The People s Hospital
266 pages
English

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266 pages
English
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Durban's McCord Hospital, this book argues, is one of the most important hospitals of the twentieth century. Founded 'for the Zulu' in 1909 by American Christian missionaries, Dr James B. McCord and Margaret Mellen McCord, for more than a century it was a centre of affordable health care for the under privileged of many faiths, cultures and political persuasions. It also pioneered the training of black nurses, midwives and doctors and was supported by prominent figures such as John L. Dube and Chief Albert Luthuli.

It initially faced, however, strong opposition from white factions in Durban and, by the 1960s was directly targeted for closure by South African Prime Minister Hendrik Verwoerd himself. McCords survived in part because apartheid forces did not understand that for several generations and for many communities, it had come to be a 'people's hospital'. This identity would help carry it through to the early twenty-first century with the conviction and courage, when necessary, to stand up against the State when its policies threatened the health of all South Africa's people.

This is a history of the religious, health, medical and political contexts of Natal and South Africa from the late 1800s to the 1970s. There are many stories of important firsts and milestones, but what emerges is more than simply a straightforward tale of heroism and triumph. Instead, we tell multiple stories of struggles, successes, failures, frustrations, sacrifices, and how, on occasion, difficult choices and compromises had to be made.


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Publié par
Date de parution 09 août 2019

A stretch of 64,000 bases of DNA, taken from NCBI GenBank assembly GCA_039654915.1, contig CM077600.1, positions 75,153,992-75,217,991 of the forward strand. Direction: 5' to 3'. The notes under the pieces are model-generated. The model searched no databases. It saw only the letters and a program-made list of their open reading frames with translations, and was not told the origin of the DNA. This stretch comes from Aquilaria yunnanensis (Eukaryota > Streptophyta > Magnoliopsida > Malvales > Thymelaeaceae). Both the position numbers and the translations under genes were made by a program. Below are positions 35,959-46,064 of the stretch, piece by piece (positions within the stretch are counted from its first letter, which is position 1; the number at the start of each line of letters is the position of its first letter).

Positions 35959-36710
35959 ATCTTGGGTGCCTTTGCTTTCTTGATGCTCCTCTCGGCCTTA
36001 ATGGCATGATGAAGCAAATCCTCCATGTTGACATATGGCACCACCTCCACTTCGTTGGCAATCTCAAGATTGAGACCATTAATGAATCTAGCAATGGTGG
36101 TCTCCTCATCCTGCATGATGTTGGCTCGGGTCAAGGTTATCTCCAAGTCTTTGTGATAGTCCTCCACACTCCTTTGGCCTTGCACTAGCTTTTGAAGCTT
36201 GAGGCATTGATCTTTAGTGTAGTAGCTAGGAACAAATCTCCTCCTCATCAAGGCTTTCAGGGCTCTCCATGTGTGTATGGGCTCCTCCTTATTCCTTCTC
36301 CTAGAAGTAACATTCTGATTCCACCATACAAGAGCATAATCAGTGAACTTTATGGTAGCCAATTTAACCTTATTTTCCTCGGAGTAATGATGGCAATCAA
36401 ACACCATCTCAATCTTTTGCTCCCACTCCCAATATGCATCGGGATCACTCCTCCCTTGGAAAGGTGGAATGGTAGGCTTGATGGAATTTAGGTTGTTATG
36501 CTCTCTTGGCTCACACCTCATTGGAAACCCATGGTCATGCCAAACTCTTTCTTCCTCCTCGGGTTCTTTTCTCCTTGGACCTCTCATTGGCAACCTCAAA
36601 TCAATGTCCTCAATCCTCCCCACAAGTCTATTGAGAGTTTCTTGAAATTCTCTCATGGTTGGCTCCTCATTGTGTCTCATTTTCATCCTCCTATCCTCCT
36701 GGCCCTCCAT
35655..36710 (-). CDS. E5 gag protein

Nombre de lectures 0
EAN13 9781991225696
Langue English
Poids de l'ouvrage 24 Mo

Informations légales : prix de location à la page 0,15€. Cette information est donnée uniquement à titre indicatif conformément à la législation en vigueur.

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THE PEOPLE’S HOSPITAL Julie Parle & Vanessa Noble
DURBAN’S McCORD HOSPITAL, this book argues, is one of the most
important hospitals of the twentieth century. Founded ‘for the Zulu’ in 1909
by American Christian missionaries, Dr James B. McCord and Margaret
Mellen McCord, for more than a century it was a centre of aff ordable
health care for the under privileged of many faiths, cultures and political
persuasions. It also pioneered the training of black nurses, midwives and THE PEOPLE’S HOSPITAL
doctors and was supported by prominent fi gures such as John L. Dube and
Chief Albert Luthuli.
It initially faced, however,
strong opposition from
white factions in Durban A History of McCords, Durban, 1890s–1970s
and, by the 1960s was
directly targeted for
closure by South African
Prime Minister Hendrik
Verwoerd himself. McCords survived in part because
apartheid forces did not understand that for several
generations and for many communities, it had come
to be a ‘people’s hospital’. This identity would help
carry it through to the early twenty-fi rst century with
the conviction and courage, when necessary, to stand
up against the State when its policies threatened the
health of all South Africa’s people.
This is a history of the religious, health, medical and
political contexts of Natal and South Africa from the late 1800s to the 1970s. There are many
stories of important fi rsts and milestones, but what emerges is more than simply a straightforward
tale of heroism and triumph. Instead, we tell multiple stories of struggles, successes, failures,
frustrations, sacrifi ces, and how, on occasion, diffi cult choices and compromises had to be made.